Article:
Regardless of your position on the war in Iraq, most people likely agree on at least a few things. For example, we can agree that our soldiers deserve the best equipment. And perhaps we can also agree that the situation in Iraq could be improved, at least marginally, if Iraqis and Americans were able to better communicate with one another.
Earlier this week, IBM
That technology comes in the form of a system dubbed MASTOR, derived from "Multiple Automatic Speech Translator." The two-way "speech-to-speech" translator can receive English or Arabic via a computer microphone, translate it into the other language using sophisticated software, and then utter the translation through the system's speakers.
For some time now, the lack of professional Arabic translators has been a big problem for U.S. military personnel. In its report to Congress last year, the Iraqi Study Group, the bipartisan panel led by James Baker and Lee Hamilton, noted that only six of the 1,000 workers in the U.S. Embassy in Iraq were fluent in Arabic. They said the problem was so great that addressing it should be given the highest priority.
It has been reported that IBM is making the offer is because the son of an IBM employee was recently severely wounded while serving in Iraq, and the company wanted to honor his sacrifice.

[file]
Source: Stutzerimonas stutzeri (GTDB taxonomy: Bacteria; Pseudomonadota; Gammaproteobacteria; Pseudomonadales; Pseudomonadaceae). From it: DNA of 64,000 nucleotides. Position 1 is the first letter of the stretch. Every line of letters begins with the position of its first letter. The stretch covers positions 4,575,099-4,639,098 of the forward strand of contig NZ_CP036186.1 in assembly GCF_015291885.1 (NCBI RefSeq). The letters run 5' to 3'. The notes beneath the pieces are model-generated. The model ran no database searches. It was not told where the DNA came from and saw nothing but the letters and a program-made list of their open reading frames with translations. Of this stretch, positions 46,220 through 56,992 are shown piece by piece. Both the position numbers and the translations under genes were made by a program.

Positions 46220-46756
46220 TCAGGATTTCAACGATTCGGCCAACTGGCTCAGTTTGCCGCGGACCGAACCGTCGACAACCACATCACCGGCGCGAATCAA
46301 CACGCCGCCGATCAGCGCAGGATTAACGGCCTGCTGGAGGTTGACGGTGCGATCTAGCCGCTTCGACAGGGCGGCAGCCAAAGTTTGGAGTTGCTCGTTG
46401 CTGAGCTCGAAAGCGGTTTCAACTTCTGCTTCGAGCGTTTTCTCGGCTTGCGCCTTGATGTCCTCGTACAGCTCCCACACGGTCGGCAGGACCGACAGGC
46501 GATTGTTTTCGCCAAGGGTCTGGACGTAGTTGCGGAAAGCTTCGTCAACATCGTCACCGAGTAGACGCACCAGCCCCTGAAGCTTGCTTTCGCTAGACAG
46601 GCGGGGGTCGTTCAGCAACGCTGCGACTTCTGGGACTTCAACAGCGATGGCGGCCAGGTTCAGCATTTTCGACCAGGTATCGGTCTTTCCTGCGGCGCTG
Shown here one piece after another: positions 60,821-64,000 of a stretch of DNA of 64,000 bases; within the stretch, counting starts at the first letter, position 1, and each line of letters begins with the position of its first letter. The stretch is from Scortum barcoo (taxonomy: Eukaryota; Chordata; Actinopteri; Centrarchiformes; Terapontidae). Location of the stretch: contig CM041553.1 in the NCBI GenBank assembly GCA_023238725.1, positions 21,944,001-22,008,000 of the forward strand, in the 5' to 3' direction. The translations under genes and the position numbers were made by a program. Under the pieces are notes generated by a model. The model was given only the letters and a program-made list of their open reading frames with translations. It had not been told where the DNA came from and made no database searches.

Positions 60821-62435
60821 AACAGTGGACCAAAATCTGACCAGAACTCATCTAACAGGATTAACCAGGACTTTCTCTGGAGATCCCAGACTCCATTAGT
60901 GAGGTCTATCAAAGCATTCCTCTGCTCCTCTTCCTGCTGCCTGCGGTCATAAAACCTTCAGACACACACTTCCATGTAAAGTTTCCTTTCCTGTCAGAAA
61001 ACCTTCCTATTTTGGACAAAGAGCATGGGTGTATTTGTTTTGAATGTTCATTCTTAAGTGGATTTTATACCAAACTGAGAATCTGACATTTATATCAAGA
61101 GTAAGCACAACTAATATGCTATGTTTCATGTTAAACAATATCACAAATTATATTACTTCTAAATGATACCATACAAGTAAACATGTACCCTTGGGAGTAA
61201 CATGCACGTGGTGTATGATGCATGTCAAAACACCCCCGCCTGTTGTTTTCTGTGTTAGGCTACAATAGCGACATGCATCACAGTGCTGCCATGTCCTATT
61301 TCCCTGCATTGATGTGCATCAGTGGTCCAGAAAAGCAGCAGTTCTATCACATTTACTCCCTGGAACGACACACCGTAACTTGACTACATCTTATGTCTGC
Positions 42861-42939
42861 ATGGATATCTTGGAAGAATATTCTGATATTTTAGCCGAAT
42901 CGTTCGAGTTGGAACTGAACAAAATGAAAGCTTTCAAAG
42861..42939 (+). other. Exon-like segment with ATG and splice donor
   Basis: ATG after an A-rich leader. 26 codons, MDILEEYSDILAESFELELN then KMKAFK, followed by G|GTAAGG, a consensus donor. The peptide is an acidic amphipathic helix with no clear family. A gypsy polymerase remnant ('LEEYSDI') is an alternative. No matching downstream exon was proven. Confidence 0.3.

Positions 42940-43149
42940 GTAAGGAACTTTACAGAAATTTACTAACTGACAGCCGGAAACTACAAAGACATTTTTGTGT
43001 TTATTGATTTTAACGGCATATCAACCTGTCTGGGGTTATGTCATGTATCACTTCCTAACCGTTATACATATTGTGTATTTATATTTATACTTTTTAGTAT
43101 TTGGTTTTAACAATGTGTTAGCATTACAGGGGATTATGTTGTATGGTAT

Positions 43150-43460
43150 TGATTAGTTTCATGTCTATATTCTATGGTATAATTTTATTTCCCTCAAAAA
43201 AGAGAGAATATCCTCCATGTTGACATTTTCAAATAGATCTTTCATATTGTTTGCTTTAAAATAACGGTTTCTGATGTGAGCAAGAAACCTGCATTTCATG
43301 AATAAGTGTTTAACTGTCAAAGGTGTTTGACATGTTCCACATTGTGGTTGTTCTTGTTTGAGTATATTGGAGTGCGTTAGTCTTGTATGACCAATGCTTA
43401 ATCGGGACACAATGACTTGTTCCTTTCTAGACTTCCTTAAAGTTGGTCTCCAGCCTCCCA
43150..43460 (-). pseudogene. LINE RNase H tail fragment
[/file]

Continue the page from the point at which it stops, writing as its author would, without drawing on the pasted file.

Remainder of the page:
Whatever the motive, I applaud the gesture. And while I think it could generate some positive PR for the company, and help to position MASTOR as the de facto voice-translation system for the U.S. military, I'd encourage investors to think about the longer-term implications of this technology.
If IBM is confident enough to donate 1,000 systems -- and an additional 10,000 copies of software -- for the military to use, it must be convinced that the technology can make a real difference. And if that technology can be successfully employed in a high-stakes environment like Iraq, voice-translation systems might also find other real-world applications.
For instance, the technology could be tied into Google's
My point is that IBM isn't just "walking the walk" in helping our soldiers with the system. This technology could soon be helping millions of other people "talk the talk" almost anywhere in the world.
That's more than just good PR. That's good business.
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